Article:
Rounding out October it only seems appropriate that as a breast cancer survivor to pen a final piece on what that means, for Breast Cancer Awareness Month.
As I pondered this column I could not help but think of all the other cancers which affect so many and while this cancer in particular gets a lot of attention- gratefully- there’s one aspect of cancer life which I feel should be talked about just a bit more.
The “aspect” I speak of applies to all cancers, cancer battles and those affected by the disease and that would be the families and loved ones.
Personally speaking I have to share the attention and support through our journey with cancer has been both touching and overwhelming. No one likes to hear of another’s cancer diagnosis. Most often times hearing of the diagnosis it’s easy for one to feel helpless, confused, sad, scared … the list goes on.
I remember all too well being on the other side, as the friend or family member wondering what we could do to help the individual or family affected by this not so uncommon disease. As I became a patient myself in Spring of 2020, more times than not I can recall requesting love, support and touch bases from those I love for my immediate family and closest friends. The ones who are up close and personal with the disease are the ones affected the most.
For me as the “patient,” yes there were days I was tired, uncertain, overwhelmed, but there was a plan. A treatment plan put before me each and every time by a medical team whom we trusted. For me it was simply going to work to bring a means to the end of a battle and it is indeed a battle. Yet for the loved ones who closely surround the patient, they must watch helplessly as the patient “goes to work.” Often times the ones who are faced with the constant question of how the patient is doing? Do they need anything? How much longer for treatment? The list goes on.
Not to be misunderstood, my position is not to discourage support and caring, but rather to encourage supportive conversation to the family and loved ones on the front line of the battle. Their mental well-being during this time is so incredibly fragile and their feeling of helplessness and fear at an all-time high.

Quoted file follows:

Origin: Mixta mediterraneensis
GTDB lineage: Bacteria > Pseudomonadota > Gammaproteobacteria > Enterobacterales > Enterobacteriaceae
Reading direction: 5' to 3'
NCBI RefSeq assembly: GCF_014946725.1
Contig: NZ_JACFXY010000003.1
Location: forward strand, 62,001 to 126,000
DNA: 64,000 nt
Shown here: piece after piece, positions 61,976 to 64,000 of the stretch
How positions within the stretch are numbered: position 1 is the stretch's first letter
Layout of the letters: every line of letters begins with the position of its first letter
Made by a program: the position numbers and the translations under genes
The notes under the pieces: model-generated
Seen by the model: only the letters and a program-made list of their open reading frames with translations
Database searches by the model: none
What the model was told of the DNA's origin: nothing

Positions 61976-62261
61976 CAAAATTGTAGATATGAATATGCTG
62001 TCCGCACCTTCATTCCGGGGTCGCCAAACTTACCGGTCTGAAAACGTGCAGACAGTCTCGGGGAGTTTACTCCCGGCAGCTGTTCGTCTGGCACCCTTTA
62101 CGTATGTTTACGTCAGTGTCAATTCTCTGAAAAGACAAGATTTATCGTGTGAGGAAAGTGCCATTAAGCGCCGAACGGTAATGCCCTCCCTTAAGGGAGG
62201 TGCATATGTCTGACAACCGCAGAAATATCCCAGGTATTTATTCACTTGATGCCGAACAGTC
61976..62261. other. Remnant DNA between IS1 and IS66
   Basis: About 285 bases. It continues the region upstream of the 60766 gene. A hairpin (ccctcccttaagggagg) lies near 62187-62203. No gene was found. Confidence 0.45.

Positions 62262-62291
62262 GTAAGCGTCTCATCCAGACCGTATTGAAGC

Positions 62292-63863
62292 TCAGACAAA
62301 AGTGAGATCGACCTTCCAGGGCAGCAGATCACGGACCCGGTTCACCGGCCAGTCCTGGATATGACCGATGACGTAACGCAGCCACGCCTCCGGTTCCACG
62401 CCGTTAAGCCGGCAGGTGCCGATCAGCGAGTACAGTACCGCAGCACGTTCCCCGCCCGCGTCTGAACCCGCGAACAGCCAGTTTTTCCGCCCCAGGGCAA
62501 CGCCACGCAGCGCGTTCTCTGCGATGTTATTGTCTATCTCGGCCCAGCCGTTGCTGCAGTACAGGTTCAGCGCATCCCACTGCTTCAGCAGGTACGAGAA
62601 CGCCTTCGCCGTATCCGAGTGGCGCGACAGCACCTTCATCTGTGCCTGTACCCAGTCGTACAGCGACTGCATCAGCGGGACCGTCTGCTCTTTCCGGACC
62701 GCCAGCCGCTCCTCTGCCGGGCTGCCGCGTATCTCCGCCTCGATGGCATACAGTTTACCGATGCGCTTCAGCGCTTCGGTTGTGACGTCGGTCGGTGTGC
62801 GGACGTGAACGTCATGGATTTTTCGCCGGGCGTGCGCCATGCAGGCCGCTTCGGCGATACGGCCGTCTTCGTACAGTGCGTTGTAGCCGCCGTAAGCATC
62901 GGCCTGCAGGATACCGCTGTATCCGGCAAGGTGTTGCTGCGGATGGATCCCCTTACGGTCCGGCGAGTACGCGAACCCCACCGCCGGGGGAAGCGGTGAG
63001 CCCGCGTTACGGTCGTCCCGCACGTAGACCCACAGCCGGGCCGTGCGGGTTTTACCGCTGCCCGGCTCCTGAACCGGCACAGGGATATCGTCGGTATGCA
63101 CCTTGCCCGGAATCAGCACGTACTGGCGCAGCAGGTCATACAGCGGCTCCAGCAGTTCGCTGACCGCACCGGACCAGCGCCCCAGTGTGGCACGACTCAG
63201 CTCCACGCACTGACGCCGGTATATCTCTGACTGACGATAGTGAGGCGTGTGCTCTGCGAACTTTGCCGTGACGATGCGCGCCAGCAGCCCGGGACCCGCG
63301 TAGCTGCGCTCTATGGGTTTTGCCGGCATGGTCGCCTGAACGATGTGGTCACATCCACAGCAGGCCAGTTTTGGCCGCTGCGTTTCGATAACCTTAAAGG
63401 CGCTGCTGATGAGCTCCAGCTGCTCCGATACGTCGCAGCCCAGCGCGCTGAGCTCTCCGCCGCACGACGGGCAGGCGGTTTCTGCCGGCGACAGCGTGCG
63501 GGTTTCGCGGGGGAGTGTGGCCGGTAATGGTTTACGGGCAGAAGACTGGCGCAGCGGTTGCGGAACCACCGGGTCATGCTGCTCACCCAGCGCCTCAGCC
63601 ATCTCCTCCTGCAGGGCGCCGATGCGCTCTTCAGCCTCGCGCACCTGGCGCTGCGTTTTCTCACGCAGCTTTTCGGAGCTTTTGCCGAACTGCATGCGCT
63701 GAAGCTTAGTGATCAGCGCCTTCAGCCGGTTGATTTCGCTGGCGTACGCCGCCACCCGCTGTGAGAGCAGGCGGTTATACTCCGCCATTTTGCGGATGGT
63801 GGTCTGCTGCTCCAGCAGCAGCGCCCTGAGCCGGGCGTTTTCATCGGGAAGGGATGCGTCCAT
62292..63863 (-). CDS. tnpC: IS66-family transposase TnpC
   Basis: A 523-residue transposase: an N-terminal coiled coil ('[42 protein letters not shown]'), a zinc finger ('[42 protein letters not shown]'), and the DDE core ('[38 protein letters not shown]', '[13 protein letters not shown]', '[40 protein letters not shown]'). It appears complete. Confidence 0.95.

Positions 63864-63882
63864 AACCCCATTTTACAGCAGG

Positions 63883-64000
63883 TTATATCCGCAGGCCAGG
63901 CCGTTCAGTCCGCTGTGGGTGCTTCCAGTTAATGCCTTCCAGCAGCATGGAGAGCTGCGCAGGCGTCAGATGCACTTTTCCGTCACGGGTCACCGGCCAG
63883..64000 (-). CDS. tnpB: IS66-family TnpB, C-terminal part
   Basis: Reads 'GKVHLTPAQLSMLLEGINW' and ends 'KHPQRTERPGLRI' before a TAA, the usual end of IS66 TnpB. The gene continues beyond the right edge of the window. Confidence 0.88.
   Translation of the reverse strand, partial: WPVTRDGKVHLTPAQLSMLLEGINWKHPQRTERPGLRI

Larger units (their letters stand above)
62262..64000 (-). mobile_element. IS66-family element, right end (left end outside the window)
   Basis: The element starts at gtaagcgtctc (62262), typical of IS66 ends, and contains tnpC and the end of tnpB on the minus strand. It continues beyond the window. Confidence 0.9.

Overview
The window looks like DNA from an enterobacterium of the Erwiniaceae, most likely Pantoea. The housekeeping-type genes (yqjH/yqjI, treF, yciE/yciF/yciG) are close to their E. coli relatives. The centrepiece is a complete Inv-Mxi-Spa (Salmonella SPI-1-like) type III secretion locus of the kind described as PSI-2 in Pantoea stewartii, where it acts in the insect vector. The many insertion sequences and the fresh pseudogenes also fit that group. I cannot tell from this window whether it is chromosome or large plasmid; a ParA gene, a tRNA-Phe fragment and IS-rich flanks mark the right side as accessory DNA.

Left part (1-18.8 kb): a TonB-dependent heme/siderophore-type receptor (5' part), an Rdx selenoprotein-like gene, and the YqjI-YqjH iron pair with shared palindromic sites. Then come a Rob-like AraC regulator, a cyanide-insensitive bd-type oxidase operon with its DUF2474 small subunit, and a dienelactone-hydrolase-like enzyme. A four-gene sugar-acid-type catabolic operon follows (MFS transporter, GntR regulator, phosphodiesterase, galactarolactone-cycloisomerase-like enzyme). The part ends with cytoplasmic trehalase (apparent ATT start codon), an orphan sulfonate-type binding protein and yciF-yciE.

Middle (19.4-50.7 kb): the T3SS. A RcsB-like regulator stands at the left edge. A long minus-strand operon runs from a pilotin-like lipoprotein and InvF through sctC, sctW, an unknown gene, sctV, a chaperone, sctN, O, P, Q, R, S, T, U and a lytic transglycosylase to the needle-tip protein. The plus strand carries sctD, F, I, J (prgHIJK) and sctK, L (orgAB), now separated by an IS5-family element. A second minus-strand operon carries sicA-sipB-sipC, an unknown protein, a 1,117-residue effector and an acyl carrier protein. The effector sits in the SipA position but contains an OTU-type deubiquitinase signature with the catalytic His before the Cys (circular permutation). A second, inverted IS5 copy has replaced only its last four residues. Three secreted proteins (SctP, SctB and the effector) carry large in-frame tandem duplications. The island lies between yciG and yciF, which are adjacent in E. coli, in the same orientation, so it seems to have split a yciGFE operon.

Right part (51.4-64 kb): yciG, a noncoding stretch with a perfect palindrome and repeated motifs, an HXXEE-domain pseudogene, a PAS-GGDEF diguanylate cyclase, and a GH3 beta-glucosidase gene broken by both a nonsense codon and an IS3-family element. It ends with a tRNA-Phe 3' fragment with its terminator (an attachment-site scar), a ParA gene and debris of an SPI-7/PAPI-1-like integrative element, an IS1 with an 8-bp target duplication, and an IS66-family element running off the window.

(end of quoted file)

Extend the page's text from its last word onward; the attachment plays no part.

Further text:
During my battle our community of friends and family was very good to us, wanting to bring meals, groceries, whatever was needed. For a good portion of the three-and-a-half-years we abstained from allowing it, noting we were fine, but appreciative. That is until I recognized the bigger picture in this not so fun chapter of our journey.
They too needed to feel as if they were helping in some way and the visible outreach of letting them do so was beneficial to both my children and my partner. “Seeing” people take the time to do something for the ones lost in the diagnosis is powerful. “Feeling” the love and support of something as simple as a meal or dozen cookies is just good for the soul and there’s no medicine like that. Having people love on my family and support my partner during a time when I was anything but able was just as valuable in my journey as any of the treatment plans.
So what does all this mean?
Honestly, it’s quite simple. Month of recognition and reminder of disease are great. Remember self-check, self-check, self-check and get that mammo. But at the end of it all there’s nothing quite like human connection, caring, love and support- for the loved ones. The patient sits in the chemo chair thinking of a mountain of things (when awake); their loved ones are right at the top.
Remember the “How are you?” question of the loved one may be just as important at that time than anything else you may think to ask or do. Support of the loved ones is support of the patient.
Teresa Hammond is a staff reporter for The Oakdale Leader, The Riverbank News and The Escalon Times. She may be reached at email@example.com or by calling 209-847-3021.